Herbie Hancock: "Mwandishi: The Complete Warner Brothers Recordings"
Ah, yes. Herbie Hancock. If all you know of this man is his 80's video and catchy tune "Rockit", you are SERIOUSLY missing the boat. You need to listen to some of his real jazz. Right Now!
I bought this album used at the 5 & 10 in Newtown, PA (which I believe is now a Starbucks. Figures). I was in high school, I think, a senior. I remember going and looking around with my sister Lisa, and I was pissed because she grabbed a sweet used copy of Led Zeppelin's "The Song Remains the Same" soundtrack before I could. That was a real find for used CD's, as it's a double-disc AND it's got a sick songlist. I've always loved "Rain Song", and the version on that soundtrack is great. I would have paid the album price just for that tune. The funny thing is that up until that point I can't think of any moment I had ever seen or noticed my sister being remotely interested in Led Zeppelin! I didn't even know she knew who they were! And now she was snatching the bargain used CD purchase of the century right out from under me??!! WTF?! But whatever. She beat me to it. I'm not bitter.
So instead I had to "settle" for this. This fine masterpiece of musical intelligence from a jazz legend who's catalog I had only scratched the surface of. I was in band in high school (hey, I was a drummer, who were the cool ones, so SHUT IT!), and also worked as a tech for the jazz band during my junior year. That gave me some of my first exposure to Jazz, and what started my interest/passion in the genre, but I was still in Jazz 101 at that point in my life. My Herbie Hancock knowledge didn't expand much past Chameleon.
So when I put the CD on for the first time, I was immediately hit by the funky, head-bobbing beat of Wiggle-Waggle and I knew that this one was a winner. To this day, whenever I play this album, I can't help but do the head bob. Plus, how can you not smile when you say the name of the song. Wiggle-waggle. Wiggle-waggle. It's a funny word. Is it even a word? I don't know. But I digress...
Fat mama is another one that just lays on the heavy organ, with a similar feel to Deodato's take on Also Sprach Zarathustra (which I ended up buying for a quarter on vinyl at the Friends of Ithaca Library book sale. HUGE find! but that's a whole other post). It's another one that gets the head bob going and doesn't stop until you get to the end of the song.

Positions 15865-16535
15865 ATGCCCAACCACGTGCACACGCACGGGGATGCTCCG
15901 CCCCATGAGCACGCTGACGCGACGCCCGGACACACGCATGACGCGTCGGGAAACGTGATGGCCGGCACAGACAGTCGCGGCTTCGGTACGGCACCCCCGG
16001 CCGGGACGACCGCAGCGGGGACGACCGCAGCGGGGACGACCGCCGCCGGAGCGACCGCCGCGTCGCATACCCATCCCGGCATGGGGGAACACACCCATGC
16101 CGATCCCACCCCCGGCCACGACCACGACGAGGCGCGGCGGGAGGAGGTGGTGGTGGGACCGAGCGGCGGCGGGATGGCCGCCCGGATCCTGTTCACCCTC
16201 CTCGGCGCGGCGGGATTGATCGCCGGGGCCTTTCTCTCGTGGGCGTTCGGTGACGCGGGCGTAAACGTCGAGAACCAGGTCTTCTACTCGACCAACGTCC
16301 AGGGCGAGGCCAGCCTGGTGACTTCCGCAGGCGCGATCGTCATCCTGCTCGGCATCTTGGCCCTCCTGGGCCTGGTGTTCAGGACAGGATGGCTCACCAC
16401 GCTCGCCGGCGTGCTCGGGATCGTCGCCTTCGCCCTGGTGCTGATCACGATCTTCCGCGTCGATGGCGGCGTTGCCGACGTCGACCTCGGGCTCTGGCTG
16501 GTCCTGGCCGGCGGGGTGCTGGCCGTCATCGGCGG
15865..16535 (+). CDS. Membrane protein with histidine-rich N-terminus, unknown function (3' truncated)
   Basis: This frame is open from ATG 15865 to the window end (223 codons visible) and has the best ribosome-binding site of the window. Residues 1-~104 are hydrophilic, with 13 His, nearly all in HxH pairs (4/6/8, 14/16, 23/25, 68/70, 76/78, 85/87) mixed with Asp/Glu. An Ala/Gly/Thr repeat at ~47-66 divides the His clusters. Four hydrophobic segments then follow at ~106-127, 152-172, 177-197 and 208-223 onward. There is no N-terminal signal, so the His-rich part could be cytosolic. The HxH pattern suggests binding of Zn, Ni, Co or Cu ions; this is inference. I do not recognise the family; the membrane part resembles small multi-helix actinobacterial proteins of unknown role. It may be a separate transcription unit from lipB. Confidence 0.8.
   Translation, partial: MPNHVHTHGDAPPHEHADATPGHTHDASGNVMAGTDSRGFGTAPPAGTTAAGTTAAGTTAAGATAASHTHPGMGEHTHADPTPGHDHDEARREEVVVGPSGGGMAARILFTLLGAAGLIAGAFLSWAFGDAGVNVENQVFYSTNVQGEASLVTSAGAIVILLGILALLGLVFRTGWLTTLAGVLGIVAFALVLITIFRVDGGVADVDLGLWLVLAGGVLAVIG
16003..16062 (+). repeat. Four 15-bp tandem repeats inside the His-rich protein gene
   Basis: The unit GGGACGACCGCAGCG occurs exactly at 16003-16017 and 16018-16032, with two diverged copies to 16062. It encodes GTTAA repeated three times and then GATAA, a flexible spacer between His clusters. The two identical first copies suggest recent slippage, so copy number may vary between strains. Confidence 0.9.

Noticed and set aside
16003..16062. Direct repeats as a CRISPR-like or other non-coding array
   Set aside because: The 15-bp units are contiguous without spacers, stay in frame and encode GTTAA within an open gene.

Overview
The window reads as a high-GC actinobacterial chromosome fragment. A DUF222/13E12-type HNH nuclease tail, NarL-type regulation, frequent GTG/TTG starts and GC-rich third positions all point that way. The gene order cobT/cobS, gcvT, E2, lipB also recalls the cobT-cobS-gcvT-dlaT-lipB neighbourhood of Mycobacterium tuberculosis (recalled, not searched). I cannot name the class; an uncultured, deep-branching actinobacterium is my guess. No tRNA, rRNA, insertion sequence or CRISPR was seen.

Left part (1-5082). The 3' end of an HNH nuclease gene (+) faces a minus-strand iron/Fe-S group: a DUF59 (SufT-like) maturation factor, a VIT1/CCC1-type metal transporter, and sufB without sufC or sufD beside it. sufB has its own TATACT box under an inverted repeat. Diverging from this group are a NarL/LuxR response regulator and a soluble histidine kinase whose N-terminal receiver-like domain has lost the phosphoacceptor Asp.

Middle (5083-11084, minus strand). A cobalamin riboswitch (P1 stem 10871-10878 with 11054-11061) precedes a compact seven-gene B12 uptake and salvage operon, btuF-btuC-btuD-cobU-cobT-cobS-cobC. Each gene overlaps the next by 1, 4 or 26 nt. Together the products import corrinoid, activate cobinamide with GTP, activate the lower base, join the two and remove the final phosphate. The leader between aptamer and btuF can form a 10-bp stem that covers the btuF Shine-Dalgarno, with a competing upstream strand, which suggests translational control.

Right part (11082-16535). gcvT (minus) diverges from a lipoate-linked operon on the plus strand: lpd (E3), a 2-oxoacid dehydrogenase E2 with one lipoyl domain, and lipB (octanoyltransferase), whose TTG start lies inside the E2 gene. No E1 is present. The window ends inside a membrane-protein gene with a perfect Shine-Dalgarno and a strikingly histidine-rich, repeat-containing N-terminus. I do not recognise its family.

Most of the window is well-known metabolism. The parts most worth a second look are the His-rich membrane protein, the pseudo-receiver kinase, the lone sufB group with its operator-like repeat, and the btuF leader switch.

Tell me a bedtime story is one of those songs that, if you can whistle, you will whistle for the entire day. The song gets stuck in your head. But like in a good way. It's just a nice, smooth, mellow tune.
OK so I won't go through all the songs, but I'll just tell you there's a lot more great stuff, including a song with "Fat Albert" in the title, so you know it's good! One of the things that I think Herbie does so well is makes something so intricate and complex seem so simple. If you listen to the tunes on these two discs on the surface, they're catchy hooks with a good beat. But if you listen a little more closely you can hear how much is actually going on to add texture to those simple hook lines and it makes the songs that much more enjoyable. It really is fascinating. It's the kind of music that sounds good if a jazz trio were covering it, but would sound SICK with a larger group, like 8 pieces or something.
you can tell that the designers of this collection intended to do a little bit of a contrast between the two discs. The second disc is much more mellow. I'll admit I don't listen to it nearly as much as disc 1. But it's still worth the purchase/listen. I assure you.
So at least take a minute or two and check out the audio samples in the link below, and feel free to share your thoughts on this wonderful collection.
And to my sister Lisa, I thank you again for grabbing that Led Zep CD so I was forced into getting this. without that happening, who knows how long it would have taken me to become as interested in Jazz as I am because of this album.